1st online review warns The Hobbit visits 'Jar Jar Binks territory'

The first review of Peter Jackson's The Hobbit: An Unexpected Journey has hit the Web, and it's generally positive—except for one thing.

The Hobbit had its world premiere in Wellington, New Zealand, on Wednesday (Nov. 27), and while critics in New York and Los Angeles are embargoed from publishing reviews until next week, a fellow named Ethan Sacks at the New York Daily News has seen it and offered up his thoughts on the highly anticipated first chapter in Jackson's new trilogy.

Sacks describes The Hobbit as "lighter and funnier than its Lord of the Rings predecessors," adding that it "remains faithful to the fantasy world last seen in the 2003 Academy Award-winning The Lord of the Rings: The Return of the King."

He also goes into some detail about the controversial 48-frames-per-second (also known as HFR, or high frame rate) format in which Jackson shot the film, and in which it will be projected in around 400 theaters when it opens in the U.S. on Dec. 14.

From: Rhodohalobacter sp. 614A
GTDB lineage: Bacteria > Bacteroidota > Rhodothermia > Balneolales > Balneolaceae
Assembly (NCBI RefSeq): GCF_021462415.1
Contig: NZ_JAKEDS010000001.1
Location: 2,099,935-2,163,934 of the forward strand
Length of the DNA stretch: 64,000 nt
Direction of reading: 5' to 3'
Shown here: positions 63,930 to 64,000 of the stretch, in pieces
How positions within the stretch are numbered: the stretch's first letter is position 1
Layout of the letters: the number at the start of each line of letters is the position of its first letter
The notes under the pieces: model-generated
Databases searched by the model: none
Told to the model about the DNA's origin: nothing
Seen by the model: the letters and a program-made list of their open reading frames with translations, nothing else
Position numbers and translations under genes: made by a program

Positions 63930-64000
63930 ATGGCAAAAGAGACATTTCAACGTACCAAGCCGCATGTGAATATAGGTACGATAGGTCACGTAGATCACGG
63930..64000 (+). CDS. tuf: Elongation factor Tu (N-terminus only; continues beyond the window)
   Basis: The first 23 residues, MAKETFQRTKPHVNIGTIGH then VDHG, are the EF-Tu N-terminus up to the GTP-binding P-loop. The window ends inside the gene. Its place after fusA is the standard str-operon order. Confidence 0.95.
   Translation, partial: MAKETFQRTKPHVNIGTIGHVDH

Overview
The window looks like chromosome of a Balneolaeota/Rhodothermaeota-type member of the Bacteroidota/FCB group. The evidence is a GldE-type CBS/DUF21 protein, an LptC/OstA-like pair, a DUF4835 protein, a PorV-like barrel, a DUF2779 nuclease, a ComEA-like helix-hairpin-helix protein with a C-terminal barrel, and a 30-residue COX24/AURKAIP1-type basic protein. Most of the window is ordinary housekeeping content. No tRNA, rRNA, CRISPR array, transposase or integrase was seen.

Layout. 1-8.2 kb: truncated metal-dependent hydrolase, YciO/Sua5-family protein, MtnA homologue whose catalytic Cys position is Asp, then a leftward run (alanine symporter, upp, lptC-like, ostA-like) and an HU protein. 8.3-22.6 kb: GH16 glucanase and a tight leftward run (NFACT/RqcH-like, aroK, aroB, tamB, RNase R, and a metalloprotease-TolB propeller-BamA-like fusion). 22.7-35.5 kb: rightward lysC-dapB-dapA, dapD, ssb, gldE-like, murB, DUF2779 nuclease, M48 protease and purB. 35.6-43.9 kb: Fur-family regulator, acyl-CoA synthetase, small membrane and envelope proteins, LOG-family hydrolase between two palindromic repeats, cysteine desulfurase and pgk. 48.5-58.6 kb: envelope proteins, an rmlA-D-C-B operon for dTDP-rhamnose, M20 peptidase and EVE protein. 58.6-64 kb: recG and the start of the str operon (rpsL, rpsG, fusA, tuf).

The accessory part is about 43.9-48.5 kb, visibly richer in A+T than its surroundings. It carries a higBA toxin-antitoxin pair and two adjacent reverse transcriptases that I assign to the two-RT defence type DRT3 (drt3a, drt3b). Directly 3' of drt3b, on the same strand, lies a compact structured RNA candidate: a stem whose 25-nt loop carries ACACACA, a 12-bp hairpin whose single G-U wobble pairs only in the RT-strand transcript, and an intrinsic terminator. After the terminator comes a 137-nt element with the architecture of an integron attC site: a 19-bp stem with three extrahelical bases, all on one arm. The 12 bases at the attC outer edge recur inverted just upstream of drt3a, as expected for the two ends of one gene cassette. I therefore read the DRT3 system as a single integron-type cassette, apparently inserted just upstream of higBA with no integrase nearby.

The format is twice as fast as normal, 24-frame-per-second film, and is said to provide awe-inspiring clarity and depth to the image. However, a screening of 10 minutes of 48fps footage earlier this year at the CinemaCon exhibition in Las Vegas left both critics and theater owners less than enthused, with some saying it looked too much like video.

According to Sacks, "After a minute or two of adjusting, the higher resolution is eye-popping, similar to discovering HD television for the first time."

Although he does not go much more into depth about the movie, the reporter did offer up one criticism—but because of what it invokes, it's a nasty one: "Like all unexpected journeys, there are a few pitfalls along the way, most notably the tangential subplot surrounding bumbling wizard Radagast the Brown (Sylvester McCoy), whose buffoonery at times descends into Jar Jar Binks territory."

Yes, Sacks said the name that cannot be spoken. All we can hope is that Radagast is not around for much of the movie's 160-minute running time.

More reviews are likely to surface in the next week or two before The Hobbit opens, but what do you make of this first glimpse?

(via Movieline)

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